Archive for Sunday, August 23, 2015

KU Today: 10 cool KU buildings worth getting off the beaten path to find

August 23, 2015

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The Campanile towers over Marvin Grove and fills campus with music. Stately Strong Hall is the centerpiece of Jayhawk Boulevard. And Fraser Hall’s sky-high flagpoles can be seen from miles outside Lawrence.

But Kansas University has many view-worthy buildings that aren’t on the beaten path. Here are 10 hidden gems worth scoping out.


The Boathouse

220 Indiana St., in Burcham Park

Opened in 2009, the sleek and modern KU Boathouse next to the Kansas River is home to the men’s and women’s rowing teams’ boats and locker rooms.

The Kansas University rowing team performs jumping jacks outside the boathouse on the Kansas River, Wednesday, Oct. 2, 2013.

The Kansas University rowing team performs jumping jacks outside the boathouse on the Kansas River, Wednesday, Oct. 2, 2013. by Nick Krug


Chamney House and Center for Design Research

2544 Westbrooke Circle

Old joins new at this spot, where a stone house and matching barn used by a dairy farm in the early 1900s complement the adjacent Center for Design Research, a modern facility for collaborative research in sustainable energy, dedicated in 2011 and designed and built by KU architecture students.

A ribbon cutting is held on KU's West Campus for the new KU Center for Design Research. The building, which showcases many renewable technologies, was built by KU students in the Studio 804 class.

A ribbon cutting is held on KU's West Campus for the new KU Center for Design Research. The building, which showcases many renewable technologies, was built by KU students in the Studio 804 class. by Richard Gwin


Chancellor’s residence (The Outlook)

1532 Lilac Lane

Built in 1912, this elegant, three-story, 26-room house was willed to KU in 1939 and has been home to every chancellor since.

Watkins House, 1912 (The Outlook, now the chancellor's residence)

Watkins House, 1912 (The Outlook, now the chancellor's residence) by Mike Yoder


Hall Center for the Humanities

900 Sunnyside Ave.

Stone arches from KU’s oldest surviving structure — the 1887 powerhouse — were incorporated into this new building dedicated in 2005.

The Hall Center for Humanities at KU.

The Hall Center for Humanities at KU. by Nick Krug


Max Kade Center

1134 W. 11th St.

Concealed by trees on a cul de sac just off 11th Street, this mansion is home to the Max Kade Center for German-American Studies and KU’s Department of Germanic Languages and Literatures.

The limestone house was originally built in 1927 for Mervin T. Sudler, Lawrence physician, professor of anatomy and dean of the Medical School.

The Max Kade Center is home to Kansas University’s Germanic-American Studies and KU’s Department of Germanic Languages and Literatures. The limestone house, which was built in 1927, is at 1134 W. 11th St.

The Max Kade Center is home to Kansas University’s Germanic-American Studies and KU’s Department of Germanic Languages and Literatures. The limestone house, which was built in 1927, is at 1134 W. 11th St. by Nick Krug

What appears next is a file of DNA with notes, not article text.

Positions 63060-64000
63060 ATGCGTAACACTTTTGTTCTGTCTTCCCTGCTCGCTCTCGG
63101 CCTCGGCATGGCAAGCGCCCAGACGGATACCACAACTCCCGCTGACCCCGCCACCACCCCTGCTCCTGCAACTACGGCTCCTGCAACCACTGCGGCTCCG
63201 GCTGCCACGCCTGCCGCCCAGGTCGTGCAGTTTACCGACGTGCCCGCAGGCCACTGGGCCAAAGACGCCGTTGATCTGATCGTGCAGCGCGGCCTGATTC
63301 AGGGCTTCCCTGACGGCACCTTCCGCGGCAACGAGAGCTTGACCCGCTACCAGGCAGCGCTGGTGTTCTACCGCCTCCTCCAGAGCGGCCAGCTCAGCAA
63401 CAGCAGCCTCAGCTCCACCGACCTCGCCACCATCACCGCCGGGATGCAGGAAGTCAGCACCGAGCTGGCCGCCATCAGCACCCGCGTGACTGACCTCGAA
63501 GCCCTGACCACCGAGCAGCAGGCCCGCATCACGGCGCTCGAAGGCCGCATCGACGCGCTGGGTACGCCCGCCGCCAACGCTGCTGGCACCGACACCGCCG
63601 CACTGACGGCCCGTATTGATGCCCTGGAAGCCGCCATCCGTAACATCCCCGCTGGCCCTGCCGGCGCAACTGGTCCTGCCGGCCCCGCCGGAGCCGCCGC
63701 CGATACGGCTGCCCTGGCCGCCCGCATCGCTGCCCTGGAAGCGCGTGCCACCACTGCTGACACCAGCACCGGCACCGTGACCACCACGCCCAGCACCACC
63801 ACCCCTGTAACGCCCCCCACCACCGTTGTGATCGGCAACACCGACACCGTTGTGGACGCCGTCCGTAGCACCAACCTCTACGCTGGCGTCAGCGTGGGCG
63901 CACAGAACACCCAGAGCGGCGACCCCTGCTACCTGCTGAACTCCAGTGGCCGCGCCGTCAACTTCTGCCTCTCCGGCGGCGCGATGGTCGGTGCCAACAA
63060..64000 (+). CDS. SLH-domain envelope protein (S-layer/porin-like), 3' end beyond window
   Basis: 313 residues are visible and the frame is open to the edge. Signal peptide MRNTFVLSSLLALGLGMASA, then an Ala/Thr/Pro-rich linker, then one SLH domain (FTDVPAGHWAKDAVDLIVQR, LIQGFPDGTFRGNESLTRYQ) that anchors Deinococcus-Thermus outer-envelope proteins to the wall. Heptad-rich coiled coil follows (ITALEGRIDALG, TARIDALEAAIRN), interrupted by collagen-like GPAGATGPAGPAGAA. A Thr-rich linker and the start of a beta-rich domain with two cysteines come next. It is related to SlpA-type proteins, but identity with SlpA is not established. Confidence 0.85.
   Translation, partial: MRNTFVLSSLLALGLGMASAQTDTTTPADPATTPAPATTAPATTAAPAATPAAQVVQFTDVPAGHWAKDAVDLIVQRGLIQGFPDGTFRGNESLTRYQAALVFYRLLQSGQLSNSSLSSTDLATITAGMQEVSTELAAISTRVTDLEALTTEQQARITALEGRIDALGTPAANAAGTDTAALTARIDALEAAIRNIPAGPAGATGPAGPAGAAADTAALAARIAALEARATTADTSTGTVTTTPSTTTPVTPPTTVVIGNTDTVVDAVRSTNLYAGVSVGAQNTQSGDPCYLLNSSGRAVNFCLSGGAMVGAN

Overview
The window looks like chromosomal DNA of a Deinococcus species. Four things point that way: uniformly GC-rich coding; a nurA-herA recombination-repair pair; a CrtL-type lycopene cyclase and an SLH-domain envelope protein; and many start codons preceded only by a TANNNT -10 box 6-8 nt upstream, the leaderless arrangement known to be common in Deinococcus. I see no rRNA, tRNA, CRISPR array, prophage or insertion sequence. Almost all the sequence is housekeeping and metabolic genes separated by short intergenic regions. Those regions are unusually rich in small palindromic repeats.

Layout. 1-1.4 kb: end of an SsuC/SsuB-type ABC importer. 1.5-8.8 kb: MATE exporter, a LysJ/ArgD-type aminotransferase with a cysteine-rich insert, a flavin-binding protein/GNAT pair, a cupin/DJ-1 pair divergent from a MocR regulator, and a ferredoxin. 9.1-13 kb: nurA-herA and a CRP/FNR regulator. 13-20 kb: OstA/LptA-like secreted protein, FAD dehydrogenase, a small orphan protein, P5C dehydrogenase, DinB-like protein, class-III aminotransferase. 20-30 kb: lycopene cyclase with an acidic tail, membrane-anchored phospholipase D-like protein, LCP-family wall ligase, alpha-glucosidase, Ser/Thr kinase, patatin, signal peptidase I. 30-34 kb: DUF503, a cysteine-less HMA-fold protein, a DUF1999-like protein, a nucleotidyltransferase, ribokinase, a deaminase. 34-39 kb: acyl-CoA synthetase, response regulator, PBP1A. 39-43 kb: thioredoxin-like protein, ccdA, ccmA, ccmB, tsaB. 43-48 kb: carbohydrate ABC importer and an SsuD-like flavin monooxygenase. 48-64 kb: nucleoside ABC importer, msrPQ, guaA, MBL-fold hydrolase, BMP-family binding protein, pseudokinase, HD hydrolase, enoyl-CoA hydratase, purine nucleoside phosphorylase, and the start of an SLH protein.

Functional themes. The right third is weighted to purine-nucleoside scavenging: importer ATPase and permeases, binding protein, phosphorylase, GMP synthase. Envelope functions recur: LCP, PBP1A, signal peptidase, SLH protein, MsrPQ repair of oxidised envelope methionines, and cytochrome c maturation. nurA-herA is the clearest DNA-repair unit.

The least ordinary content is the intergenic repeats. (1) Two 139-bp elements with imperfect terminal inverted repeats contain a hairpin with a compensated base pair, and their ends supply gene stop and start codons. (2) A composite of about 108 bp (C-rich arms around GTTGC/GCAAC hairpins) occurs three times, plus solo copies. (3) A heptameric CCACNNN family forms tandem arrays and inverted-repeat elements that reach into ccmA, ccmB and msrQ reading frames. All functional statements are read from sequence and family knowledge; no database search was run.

Nunemaker Center

1506 Engel Road

From its main entrance atop Daisy Hill, the University Honors Program’s home looks like a concrete shoebox. Inside, the modern building opens into a living room-like walk-out basement with a spiral staircase and lots of glass overlooking the slope behind.

The 1971 building was designed by Kivett & Myers, a Kansas City, Mo., architecture firm that also designed the Kansas City International Airport and the Royals and Chiefs stadiums.


Spencer Research Library

1450 Poplar Lane

From Jayhawk Boulevard, Strong Hall eclipses this neoclassical building from view. Built of white Indiana limestone, it features a large terrace adjoining it to the back side of Strong and, on the other side, windows overlooking Marvin Grove.

The Kenneth Spencer Research Library, right, sits quietly among the trees as compared with Fraser Hall, which dominates the campus skyline.

The Kenneth Spencer Research Library, right, sits quietly among the trees as compared with Fraser Hall, which dominates the campus skyline.


Twente Hall

1545 Lilac Lane

Originally Watkins Memorial Hospital, it opened in January 1932. The unusual splayed-V design of the stone building, by State Architect Joseph E. Radotinsky, accommodates its site on the edge of the hill.

There’s a limestone bas-relief of St. George and the Dragon and animals, birds and reptiles carved around the front door.

"St. George and the Dragon" on the facade of Twente Hall

"St. George and the Dragon" on the facade of Twente Hall by Terry Rombeck


Wesley Building

1314 Jayhawk Blvd.

This mid-century building was first built as the Wesley Foundation Student Center, funded by the United Methodist Church and home to an auditorium, chapel, meeting rooms, lounges and a kitchen.


Wilna ‘Willie’ Crawford Community Center

1346 Louisiana St.

Juanita Strait, a longtime piano teacher and widow of a physical education professor, befriended many students in the nearby scholarship halls while living in this 1892 house.

At her death in 2002, the house was bequeathed to KU Endowment and refurbished into a community center for scholarship hall residents and an office and apartment for their director.

The Crawford Community Center, 1346 La., provides a gathering place for scholarship hall residents.

The Crawford Community Center, 1346 La., provides a gathering place for scholarship hall residents. by Mike Yoder

— Source: KU Places Directory (places.ku.edu/buildings)

KU Today 2015

Read about what's going with KU's campus and community, while also looking back at where it started 150 years ago, in an LJWorld.com special section: KU TODAY.

Editor's note: This story originally appeared in KU Today 2014, the Journal-Worlds special KU edition of the paper.

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